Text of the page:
DVorkin arrived at Forbes via its acquisition of his digital journalism startup True/Slant, and embarked on a major overhaul of the brand platforms, taking the business of content and engagement to new heights.

As publishers everywhere continue to struggle with the fundamentals of merging print and digital content strategies, Forbes’ Lewis DVorkin has been pursuing bold strategies for the brand. In a broad sense, DVorkin is attempting to flatten the production and presentation of content in a way that affords equal measures of importance between traditional edit and marketer-driven edit—in print and digital. Meanwhile, he’s leading the construction of a digital metrics-driven framework for Forbes.com that relies on audience engagement to help guide editorial priorities.

DVorkin joined Forbes in May 2010 when it acquired his journalism site True/Slant. At that point, Dvorkin set about integrating the True/Slant model of content production and ad sales into Forbes’ DNA. The magazine has been redesigned using the Web as its muse. “It’s really interesting what we’re learning about how to use the Web to drive a lot of thinking about the magazine,” he says, describing how the print Forbes is adopting the “modular, templated” approach of the Web in its design and content.

The Web site has undergone a major redesign as well, but the beauty isn’t just skin deep. DVorkin has created a news room that relies on Web analytics, audience development and direct support for Forbes’ 500-strong contributor network to produce content quickly and according to reader preferences. The network itself has become a key to driving traffic back to the site. DVorkin calls it a “distributed news force,” each contributor working independently to syndicate their content within their own networks, creating a virtuous circle of traffic feedback to Forbes.com. “[The contributors] are publishing under the Forbes umbrella and distributing their own content. When you spread something like that out there, it eventually feeds back.”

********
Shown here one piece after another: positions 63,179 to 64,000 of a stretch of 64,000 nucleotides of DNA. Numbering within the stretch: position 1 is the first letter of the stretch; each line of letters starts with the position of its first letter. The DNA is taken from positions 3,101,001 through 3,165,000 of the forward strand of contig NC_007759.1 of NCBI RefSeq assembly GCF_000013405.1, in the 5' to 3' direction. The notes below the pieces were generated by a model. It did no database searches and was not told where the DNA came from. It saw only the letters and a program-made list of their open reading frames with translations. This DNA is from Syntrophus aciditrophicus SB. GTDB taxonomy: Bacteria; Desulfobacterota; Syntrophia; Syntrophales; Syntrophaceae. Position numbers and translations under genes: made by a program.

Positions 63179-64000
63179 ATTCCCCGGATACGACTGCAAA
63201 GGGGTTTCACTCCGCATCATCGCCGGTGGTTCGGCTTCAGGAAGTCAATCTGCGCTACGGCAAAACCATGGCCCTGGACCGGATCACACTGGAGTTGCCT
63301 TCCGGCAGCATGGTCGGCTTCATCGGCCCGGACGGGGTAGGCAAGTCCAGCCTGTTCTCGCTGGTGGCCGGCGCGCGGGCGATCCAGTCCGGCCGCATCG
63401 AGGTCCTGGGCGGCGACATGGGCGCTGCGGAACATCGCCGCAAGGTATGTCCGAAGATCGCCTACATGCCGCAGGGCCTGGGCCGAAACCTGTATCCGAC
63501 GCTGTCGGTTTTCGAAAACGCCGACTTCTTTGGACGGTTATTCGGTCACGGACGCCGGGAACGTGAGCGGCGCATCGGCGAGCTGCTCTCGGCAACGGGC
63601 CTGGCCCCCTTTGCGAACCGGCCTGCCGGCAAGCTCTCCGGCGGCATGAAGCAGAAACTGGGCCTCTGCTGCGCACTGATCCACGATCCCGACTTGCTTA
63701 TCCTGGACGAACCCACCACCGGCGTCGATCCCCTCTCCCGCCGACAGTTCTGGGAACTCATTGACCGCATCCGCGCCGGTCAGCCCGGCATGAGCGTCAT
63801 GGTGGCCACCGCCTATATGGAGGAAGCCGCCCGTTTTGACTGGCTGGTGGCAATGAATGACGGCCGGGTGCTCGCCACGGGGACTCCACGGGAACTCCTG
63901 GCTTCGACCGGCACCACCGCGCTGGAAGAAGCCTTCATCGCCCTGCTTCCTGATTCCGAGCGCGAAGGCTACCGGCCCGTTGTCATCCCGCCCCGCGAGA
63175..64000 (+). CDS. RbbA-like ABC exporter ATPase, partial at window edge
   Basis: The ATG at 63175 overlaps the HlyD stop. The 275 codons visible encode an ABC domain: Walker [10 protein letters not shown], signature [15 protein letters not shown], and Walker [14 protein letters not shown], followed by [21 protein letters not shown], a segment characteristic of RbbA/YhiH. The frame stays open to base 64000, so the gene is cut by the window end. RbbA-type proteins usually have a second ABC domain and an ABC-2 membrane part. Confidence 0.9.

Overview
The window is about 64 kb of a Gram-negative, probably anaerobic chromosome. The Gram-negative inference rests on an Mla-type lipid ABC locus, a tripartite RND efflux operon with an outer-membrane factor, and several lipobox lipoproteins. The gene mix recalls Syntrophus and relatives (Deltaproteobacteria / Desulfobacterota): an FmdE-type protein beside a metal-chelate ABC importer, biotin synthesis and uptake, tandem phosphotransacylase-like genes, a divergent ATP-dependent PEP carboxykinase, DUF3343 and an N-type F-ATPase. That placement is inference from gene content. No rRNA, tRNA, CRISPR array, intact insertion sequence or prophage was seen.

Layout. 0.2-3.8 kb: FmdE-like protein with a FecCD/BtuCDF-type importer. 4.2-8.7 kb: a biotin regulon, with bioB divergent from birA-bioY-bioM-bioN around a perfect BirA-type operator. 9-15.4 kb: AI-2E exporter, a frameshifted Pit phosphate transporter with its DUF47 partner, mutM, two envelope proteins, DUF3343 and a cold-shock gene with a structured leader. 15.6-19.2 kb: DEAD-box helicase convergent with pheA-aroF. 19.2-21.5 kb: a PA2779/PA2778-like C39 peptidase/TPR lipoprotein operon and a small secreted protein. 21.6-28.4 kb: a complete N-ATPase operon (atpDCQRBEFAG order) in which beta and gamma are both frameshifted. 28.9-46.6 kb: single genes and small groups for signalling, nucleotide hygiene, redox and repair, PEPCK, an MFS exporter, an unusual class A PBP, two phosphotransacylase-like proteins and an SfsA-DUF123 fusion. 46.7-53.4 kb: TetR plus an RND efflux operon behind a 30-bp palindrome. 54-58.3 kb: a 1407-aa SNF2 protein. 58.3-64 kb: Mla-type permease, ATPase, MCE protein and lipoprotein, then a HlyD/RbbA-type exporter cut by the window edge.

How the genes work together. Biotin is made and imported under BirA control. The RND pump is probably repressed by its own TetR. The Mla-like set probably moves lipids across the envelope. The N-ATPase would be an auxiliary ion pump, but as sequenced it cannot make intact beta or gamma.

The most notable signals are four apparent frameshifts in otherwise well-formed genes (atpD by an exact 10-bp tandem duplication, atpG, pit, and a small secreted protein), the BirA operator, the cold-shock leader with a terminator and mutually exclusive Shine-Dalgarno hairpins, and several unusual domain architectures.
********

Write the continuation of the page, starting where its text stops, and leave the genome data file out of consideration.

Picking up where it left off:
On the business side sits the AdVoice program, which allows advertisers to produce their own content that, clearly labeled, blends with editorially-produced content in the magazine and online. It’s turning the rise of custom content to Forbes’ advantage.

VITAL STATS: Forbes’ contributor network has boosted traffic to big editorial packages by double-digits. AdVoices has brought in incremental revenues from old and new advertisers alike.